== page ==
Small Business

Everything but Clients, Cash, and Time


By Karen E. Klein Q: I am trying to start a medical/legal transcribing company. Consultants tell me my business plan is sound, but after sending out flyers and letters and putting my business card on the Web, I still do not have my first client. Please help, I'm sinking fast.

---- A.T. Midland, Tex.

A: Getting started in any business takes time -- and lots of it. This is particularly true for a service-oriented business, particularly one that demands a high level of trust and word-of-mouth is likely to be your No. 1 marketing tool. If you're not already in the industry and lack established contacts, it's going to be even more difficult to break in.

The good news is that once you have a client or three happy with your work and prices, they'll start to talk you up to their colleagues. That's when new customers should come your way without tons of effort and expense on your part.

A GLUT OF OPTIMISM. While you don't say how long you've been open for business, the immediate objective should be identifying ways to hang on until those first clients arrive -- something that may take several months. To be fair, one of those consultants would have served you well by advising you to keep your day job -- or at least make certain that you had access to plenty of startup capital.

Seasoned entrepreneurs invariably say they underestimated how much money and time it would take before their businesses became viable. If things don't pick up soon, you might consider part-time work related to your business, or even applying for a microloan to tide you over. You may find those options unpalatable, but they're better than closing up shop before you've really had a chance to succeed.

Meanwhile, make sure you have properly identified your niche and zeroed in your marketing efforts on the sort of customers you want. Experts say the medical and legal fields are so different, and so specialized, that most small transcription businesses concentrate on one or the other. Each field requires distinct knowledge, vocabulary, and contacts, so you may want to get some experience working in a clinic or hospital -- or in a courthouse or law office -- before settling on one or the other.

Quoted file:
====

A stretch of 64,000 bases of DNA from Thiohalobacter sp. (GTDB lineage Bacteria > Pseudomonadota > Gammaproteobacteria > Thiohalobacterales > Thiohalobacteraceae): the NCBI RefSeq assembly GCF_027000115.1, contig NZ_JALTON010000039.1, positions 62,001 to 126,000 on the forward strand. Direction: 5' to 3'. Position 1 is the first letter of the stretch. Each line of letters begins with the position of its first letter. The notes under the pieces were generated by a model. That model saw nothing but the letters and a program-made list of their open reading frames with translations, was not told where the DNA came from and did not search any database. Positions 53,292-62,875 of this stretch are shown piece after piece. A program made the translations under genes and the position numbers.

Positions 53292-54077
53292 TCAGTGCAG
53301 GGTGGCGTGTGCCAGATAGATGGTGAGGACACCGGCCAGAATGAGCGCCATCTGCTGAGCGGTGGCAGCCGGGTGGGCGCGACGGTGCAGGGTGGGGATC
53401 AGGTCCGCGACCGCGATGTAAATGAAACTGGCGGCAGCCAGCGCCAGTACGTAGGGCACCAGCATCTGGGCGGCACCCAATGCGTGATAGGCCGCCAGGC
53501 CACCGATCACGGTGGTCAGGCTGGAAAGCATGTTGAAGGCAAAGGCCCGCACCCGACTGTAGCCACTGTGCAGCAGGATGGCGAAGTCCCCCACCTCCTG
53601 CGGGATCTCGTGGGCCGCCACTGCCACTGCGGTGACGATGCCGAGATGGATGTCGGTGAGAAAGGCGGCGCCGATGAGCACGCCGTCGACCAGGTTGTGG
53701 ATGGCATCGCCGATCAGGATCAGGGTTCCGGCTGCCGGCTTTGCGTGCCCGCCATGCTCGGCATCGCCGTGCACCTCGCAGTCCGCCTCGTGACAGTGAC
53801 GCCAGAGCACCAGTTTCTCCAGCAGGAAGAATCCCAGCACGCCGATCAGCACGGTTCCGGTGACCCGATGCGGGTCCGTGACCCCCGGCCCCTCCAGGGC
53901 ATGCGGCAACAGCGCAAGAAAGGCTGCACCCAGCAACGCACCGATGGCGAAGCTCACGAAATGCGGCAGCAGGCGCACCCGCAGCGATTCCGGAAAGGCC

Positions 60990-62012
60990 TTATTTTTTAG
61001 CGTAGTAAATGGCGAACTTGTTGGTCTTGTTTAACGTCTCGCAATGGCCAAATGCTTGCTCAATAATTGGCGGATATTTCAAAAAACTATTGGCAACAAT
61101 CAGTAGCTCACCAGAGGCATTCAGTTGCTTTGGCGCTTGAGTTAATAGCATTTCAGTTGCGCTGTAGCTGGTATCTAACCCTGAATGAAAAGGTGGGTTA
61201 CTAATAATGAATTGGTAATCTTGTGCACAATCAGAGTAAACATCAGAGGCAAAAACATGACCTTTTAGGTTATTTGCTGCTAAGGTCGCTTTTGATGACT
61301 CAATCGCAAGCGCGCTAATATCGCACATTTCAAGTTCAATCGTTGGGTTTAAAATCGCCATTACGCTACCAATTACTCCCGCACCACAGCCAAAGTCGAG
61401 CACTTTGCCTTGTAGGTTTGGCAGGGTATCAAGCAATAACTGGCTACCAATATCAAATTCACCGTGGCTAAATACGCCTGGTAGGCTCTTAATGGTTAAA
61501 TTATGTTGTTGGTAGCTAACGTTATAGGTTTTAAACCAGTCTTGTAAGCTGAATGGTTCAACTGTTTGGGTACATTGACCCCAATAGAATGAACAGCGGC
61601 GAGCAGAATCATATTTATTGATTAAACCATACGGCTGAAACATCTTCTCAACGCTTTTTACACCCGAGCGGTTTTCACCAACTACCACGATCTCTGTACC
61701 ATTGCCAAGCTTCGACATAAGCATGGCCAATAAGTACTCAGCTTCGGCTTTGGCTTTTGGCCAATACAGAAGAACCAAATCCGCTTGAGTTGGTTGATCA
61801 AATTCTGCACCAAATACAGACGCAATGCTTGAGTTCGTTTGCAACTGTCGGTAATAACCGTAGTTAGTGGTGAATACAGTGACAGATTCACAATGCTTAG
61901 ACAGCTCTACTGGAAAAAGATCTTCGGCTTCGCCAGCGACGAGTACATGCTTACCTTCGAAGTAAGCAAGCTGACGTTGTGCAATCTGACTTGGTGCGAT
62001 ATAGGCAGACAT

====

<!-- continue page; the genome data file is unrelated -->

WORK THOSE PHONES. Much of the actual work involved in transcribing medical or legal records is being done over the Internet, so you should focus considerable marketing efforts there. You could also solicit work directly from local medical facilities or legal offices, respond to classified ads, and advertise in publications that cater to doctors and lawyers.

Paul Edwards, author of Best Home Businesses for the 21st Century, suggests seeking overload work from established transcription agencies in your area, as well as national services that sometimes farm out jobs over the Internet. Along with Edwards' book, there are many reference works about transcription services that you should consult. If you decide to concentrate on medical work, the American Association for Medical Transcription, www.aamt.org, should provide marketing and startup guidelines. Have a question about running your business? Ask our small-business experts. Send us an e-mail at smartanswers@businessweek.com, or write to Smart Answers, BW Online, 6th Floor, 2 Penn Plaza, New York, NY 10121. Please include your real name and phone number in case we need more information; only your initials and city will be printed. Because of the volume of mail, we won't be able to respond to all questions personally.


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